Review: 64 Audio Fourté Noir – Uncovered

64 Audio Fourté Noir

In this review we’re taking a closer look at the Fourté Noir by 64 Audio, a limited edition tia Fourté with a new tuning.

Disclaimer: 64 Audio provided the Fourté Noir at no cost, I only had to pay to import them. 64 Audio is not a site advertiser or affiliated with Headfonia. Many thanks for the generosity and opportunity!

About 64 Audio:

64 Audio is an American brand of universal and custom fit In Ear Monitors seated in Vancouver, Washington. They have been previously known as 1964 Ears before they rebranded themselves to 64 Audio. The company was founded by Vitaliy Belonozkho, who is also their chief sound engineer.

Back in 2010 the company was started after Vitaliy was building a monitor for his wife. Now, nine years later, they are one of the driving forces in the field. 64 Audio is one of the brands that continuously pushes the envelope for technologies. They have brought many inventions to the market. With their tia drivers they have introduced a completely new balanced armature design, of which you can think as a hat-less design where the membranes radiate freely.

64 has also introduced apex™ modules, which stands for Air Pressure Exchange, these help your eardrums handle the pressure built up by conventional, fully closed CIEMs. Think of it as a secondary eardrum, placed in the audio path before it reaches your human eardrum. Apex relieves pressure and thus makes it easier for your ears to handle the audio waves.

Aside from these two inventions, 64 Audio has also released LID – Linear Impedance Design. This flattens the impedance curve of the monitor, making it more resistant to varying output impedances of many sources. Since 64 Audio is a pro-focussed brand, it only makes sense that they release a monitor that works well with high impedance pro-gear as well as low impedance audiophile electronics.

Many professional musicians use 64 Audio custom IEMs on stage. You can find performers like Beyonce, John Mayer, Bon Jovi and many others on their artist roster.

About Fourté Noir:

The Fourté Noir is a limited edition of the regular tia Fourté. Only 500 units will be sold world wide. It features the exact same driver configuration like the original, but it has seen a slight retuning. The Noir and the original also differ in physical appearance. As the name spoils it does come in all black with a Copper face plate.

Unlike the tia Fourté, Noir is equipped with an eight-wire silver plated copper cable that’s terminated to a 2.5 mm balanced plug. You will also get a pigtail adapter to 3.5 mm stereo.

Identical to the tia Fourté is the internal construction of the monitors. It’s a fully tube-less design that uses acoustic chambers to let the sound travel to your ears. 64 Audio makes use of room acoustics for this here, which is a very well known aspect of sound in the two channel hifi world, but gets often overlooked in our scene.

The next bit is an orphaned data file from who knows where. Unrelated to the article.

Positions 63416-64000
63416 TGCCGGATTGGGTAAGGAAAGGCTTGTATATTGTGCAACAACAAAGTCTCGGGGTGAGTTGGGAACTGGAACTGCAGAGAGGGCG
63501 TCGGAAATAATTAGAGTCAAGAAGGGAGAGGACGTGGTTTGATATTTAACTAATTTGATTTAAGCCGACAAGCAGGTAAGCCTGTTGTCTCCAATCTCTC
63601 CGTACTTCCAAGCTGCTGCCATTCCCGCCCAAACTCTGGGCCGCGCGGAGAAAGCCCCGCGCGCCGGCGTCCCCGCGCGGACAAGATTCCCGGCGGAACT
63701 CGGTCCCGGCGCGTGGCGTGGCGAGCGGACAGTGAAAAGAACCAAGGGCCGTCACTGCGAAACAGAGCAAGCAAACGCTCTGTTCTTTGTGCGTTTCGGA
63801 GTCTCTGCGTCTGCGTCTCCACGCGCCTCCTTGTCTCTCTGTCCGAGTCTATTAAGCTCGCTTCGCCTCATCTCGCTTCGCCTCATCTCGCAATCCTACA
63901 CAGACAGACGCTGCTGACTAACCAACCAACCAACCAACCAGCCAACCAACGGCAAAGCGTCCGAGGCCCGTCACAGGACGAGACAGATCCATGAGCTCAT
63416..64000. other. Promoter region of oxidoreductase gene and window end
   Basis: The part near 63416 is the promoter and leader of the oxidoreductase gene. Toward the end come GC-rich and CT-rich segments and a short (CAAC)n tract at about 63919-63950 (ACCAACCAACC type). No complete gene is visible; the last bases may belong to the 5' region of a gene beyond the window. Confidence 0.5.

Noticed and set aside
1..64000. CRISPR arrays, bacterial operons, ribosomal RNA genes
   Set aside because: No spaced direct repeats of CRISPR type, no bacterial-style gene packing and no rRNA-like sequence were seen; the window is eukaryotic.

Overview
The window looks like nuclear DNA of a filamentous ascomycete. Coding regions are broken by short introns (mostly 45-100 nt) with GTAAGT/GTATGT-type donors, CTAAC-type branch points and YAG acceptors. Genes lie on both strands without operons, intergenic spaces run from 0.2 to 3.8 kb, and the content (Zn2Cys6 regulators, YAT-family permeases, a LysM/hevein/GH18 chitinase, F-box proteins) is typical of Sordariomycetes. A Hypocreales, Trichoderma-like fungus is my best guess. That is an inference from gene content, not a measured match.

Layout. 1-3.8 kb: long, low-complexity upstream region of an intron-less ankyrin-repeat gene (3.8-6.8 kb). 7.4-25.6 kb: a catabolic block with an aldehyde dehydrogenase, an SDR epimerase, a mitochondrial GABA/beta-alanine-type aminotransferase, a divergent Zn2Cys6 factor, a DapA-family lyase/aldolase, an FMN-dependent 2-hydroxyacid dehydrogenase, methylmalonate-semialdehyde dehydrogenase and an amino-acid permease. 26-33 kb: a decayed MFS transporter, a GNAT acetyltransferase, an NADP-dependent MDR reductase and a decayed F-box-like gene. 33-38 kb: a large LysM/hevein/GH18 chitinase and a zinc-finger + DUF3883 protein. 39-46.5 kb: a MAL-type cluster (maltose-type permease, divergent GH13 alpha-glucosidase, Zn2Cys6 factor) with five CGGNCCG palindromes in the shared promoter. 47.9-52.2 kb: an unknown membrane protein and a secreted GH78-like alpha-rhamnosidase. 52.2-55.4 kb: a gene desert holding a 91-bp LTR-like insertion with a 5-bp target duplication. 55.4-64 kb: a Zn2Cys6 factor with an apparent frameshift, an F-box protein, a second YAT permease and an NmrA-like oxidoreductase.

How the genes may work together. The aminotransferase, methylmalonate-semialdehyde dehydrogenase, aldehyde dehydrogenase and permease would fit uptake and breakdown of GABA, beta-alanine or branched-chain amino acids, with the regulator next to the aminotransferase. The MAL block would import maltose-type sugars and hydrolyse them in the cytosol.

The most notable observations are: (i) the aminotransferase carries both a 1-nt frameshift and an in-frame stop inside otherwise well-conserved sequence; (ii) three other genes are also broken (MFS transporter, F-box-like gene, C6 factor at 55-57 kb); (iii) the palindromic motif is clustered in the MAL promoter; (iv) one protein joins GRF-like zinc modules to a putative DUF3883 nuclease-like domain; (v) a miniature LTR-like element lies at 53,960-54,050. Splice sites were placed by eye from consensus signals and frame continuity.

64 Audio Fourté Noir

64 Audio Fourté Noir

Fourté Noir uses a 10 mm dynamic low end driver, a tia mid BA, one conventional BA for upper mids and a single tia high driver. It uses a four way crossover system and an internal apex m20 module, that reduces pneumatic pressure but lowers isolation to 20dB. With its sensitivity of 114dB per mW and an impedance of 10 Ohms (@1kHz) its a fairly easy to drive monitor. You shouldn’t have any issues getting Noir driven to its peak.

64 Audio uses Mundorf Supreme Silver solder for the cable and internal solder points of Fourté Noir. For internal wiring they have opted for 99.9999% pure silver Litz wires with seven strands each. What’s also interesting is that they use the shortest signal path possible from 2-pin connectors to the dynamic driver. According to 64 Audio that results in a warmer and richer low end sound. The original tia Fourté does not use the Mundorf Supreme solder, but a different one with lower silver count.

Fourté Noir can be acquired from 64 Audio or one of their many retailers for $3,799 as long as stock lasts. As said there are only 500 units out there.

The review continues on the next page.


A daytime code monkey with a passion for audio and his kids, Linus tends to look at gear with a technical approach, trying to understand why certain things sound the way they do. When there is no music around, Linus goes the extra mile and annoys the hell out of his colleagues with low level beatboxing.

    1 Comment

    • Reply July 16, 2019

      habil lai

      Saw your post on instagram and went to your webpage immediatly! These are so end-game worthy.

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